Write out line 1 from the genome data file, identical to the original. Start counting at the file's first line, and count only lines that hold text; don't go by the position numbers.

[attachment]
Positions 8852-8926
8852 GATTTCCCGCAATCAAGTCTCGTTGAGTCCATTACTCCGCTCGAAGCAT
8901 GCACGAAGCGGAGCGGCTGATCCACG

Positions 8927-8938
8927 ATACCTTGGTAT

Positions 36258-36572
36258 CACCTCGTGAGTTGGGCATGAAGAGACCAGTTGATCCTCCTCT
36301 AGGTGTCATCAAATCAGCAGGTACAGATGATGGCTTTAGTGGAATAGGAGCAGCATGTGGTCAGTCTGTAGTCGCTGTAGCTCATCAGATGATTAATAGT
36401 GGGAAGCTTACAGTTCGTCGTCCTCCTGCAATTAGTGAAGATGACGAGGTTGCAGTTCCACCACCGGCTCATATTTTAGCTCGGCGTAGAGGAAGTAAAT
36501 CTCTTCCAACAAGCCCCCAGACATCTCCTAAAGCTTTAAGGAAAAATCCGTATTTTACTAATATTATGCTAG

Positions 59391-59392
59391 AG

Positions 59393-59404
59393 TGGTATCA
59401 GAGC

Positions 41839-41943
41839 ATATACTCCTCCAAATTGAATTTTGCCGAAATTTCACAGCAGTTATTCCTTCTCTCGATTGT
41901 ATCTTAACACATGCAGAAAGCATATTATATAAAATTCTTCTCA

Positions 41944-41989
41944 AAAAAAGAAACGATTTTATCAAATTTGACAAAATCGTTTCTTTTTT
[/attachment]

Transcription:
Positions 8852-8926